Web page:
In our previous blog we talked about fashion design and new product development, so by now you are aware of the different stages, the garment undergoes before it moves into bulk production. Let us also peep into the manufacturing units where these garments are processed.
On order confirmation, buyer gives a Purchase order containing stylewise booked quantity with a colorwise and sizewise break up, delivery date to freight forwarder and Dc date, final negotiated cost at which quantity is booked and mode of delivery.
Time and action plan is prepared based on delivery date. This involves a backward planning from DC date accounting for a lead time for production (cutting, sewing, finishing, washing) based on quantity and capacity slot available at the production unit. Then fabric lead time is estimated depending on fabric order quantity. Lead time for value addition and embroidery processes are also taken into consideration while mapping the T&A.
Fabric consumption is calculated based on quantities booked for production by buyer. Markers are laid out based on sizewise requirement. Marker efficiency is optimized to minimize wastages in terms of fabric and cutting costs. Consequently total fabric consumption is deduced colorwise and bulk order is placed with fabric vendors.
The process that was followed for vendor selection for garment, the same process is followed for fabric vendor selection. Similar samples are submitted to apparel manufacturing vendor in forms of desklooms and fabric swatches. If the buyer has nominated the fabric vendor, then the apparel vendor directly proceeds with bulk fabric order skipping the process of vendor selection
The apparel vendor in turn sends the samples to buyer nominated lab for testing to analyse if it is meeting all requirements and is devoid of any restricted chemicals. Fabric samples are subjected to physical and chemical tests. Lab dips are analyzed for exact shade matching as per buyer’s requirement. Post this, bulk fabric order is placed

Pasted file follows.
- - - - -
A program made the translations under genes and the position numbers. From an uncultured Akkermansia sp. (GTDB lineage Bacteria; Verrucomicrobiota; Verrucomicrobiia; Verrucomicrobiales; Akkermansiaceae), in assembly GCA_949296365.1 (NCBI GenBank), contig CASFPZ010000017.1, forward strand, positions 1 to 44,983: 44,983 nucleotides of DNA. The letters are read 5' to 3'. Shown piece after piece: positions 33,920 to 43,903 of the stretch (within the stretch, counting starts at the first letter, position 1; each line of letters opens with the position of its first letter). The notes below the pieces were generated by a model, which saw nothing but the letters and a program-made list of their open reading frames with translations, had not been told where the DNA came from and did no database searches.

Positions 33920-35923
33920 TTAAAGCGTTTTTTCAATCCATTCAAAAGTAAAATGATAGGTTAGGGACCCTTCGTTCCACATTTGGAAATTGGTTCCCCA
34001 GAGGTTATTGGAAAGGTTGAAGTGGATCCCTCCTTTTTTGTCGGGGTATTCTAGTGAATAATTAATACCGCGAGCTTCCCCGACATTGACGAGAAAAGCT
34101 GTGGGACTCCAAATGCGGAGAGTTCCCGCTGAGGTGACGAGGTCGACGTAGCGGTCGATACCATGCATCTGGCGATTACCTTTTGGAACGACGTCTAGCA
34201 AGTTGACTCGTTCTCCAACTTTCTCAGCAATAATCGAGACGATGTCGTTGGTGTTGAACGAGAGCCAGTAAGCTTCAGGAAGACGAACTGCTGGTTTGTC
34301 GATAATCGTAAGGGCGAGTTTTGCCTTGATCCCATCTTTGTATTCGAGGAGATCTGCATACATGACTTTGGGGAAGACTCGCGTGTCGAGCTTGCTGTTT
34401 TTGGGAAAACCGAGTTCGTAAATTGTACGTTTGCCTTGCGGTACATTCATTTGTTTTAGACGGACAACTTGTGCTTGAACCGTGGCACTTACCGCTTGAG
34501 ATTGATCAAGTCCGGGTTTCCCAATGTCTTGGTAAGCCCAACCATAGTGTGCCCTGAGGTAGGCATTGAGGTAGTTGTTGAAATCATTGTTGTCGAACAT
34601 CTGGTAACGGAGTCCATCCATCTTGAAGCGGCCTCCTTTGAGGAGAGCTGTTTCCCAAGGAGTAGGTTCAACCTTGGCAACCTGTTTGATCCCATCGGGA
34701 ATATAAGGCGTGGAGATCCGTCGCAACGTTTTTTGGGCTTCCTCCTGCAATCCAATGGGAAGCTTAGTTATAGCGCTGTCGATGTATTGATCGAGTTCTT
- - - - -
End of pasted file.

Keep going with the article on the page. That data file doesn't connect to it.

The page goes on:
Trims requirement is also calculated and order is processed in similar manner after a series of approvals. Thread consumption is worked out based on sample measurements and lab dips are submitted to ensure thread matching with bulk fabric.
Once the bulk fabric starts getting inwarded, it is washed at a pre regulated temperature and conditions. Then it is spread on to cutting tables using automatic spreaders that piles the fabric depending on its nap. Automated cutters/laser cutter which are preloaded with marker cut the garments.
With a pilot run of initial garments, the sewing line is set for bulk production. Garment manufacturing takes place in several methods: assembly line, modular, batch production depending on the garment under construction. The most suitable method is proposed by Industrial Engineering team.
Most common is assembly line where different parts of garments are sewn by different operators and finally assembled into the final garment.
There are several inline and end line checks that are conducted to ensure the accuracy of measurements, processes.
Garment construction it is a rigorous process that involves a trail of operators who work on specialized machines and give shape to the final garment..
The garments are scanned by the quality checker who checks each garment with the tech pack. In case of slightest flaw, it is returned back to the line for rework.
Along with inhouse QC, external audits are also conducted.
Then the garment undergoes a series of finishing procedures from thread cutting to pressing, setting into right shape.
Finally the garments are packaged as per packing instructions provided by the buyer and contained in cartons and made ready for delivery to freight forwarder (FF) along with all the documentation.
From FF, goods are shipped or aired depending on the mode mutually decided by buyer and vendor.
The story does not end here!!! Keep waiting for the next blog where we will talk about how this merchandise moves to our nearest retail outlet and what all planning goes into it.
Supriya Ghurye is the founder and owner of Fuel4Fashion. She is a Freelance Fashion Designer, Sourcing and Manufacturing Consultant helping fashion brands to plan, design and develop new collections with small quantity garment manufacturing. Fuel4Fashion social links: Twitter, Pinterest Instagram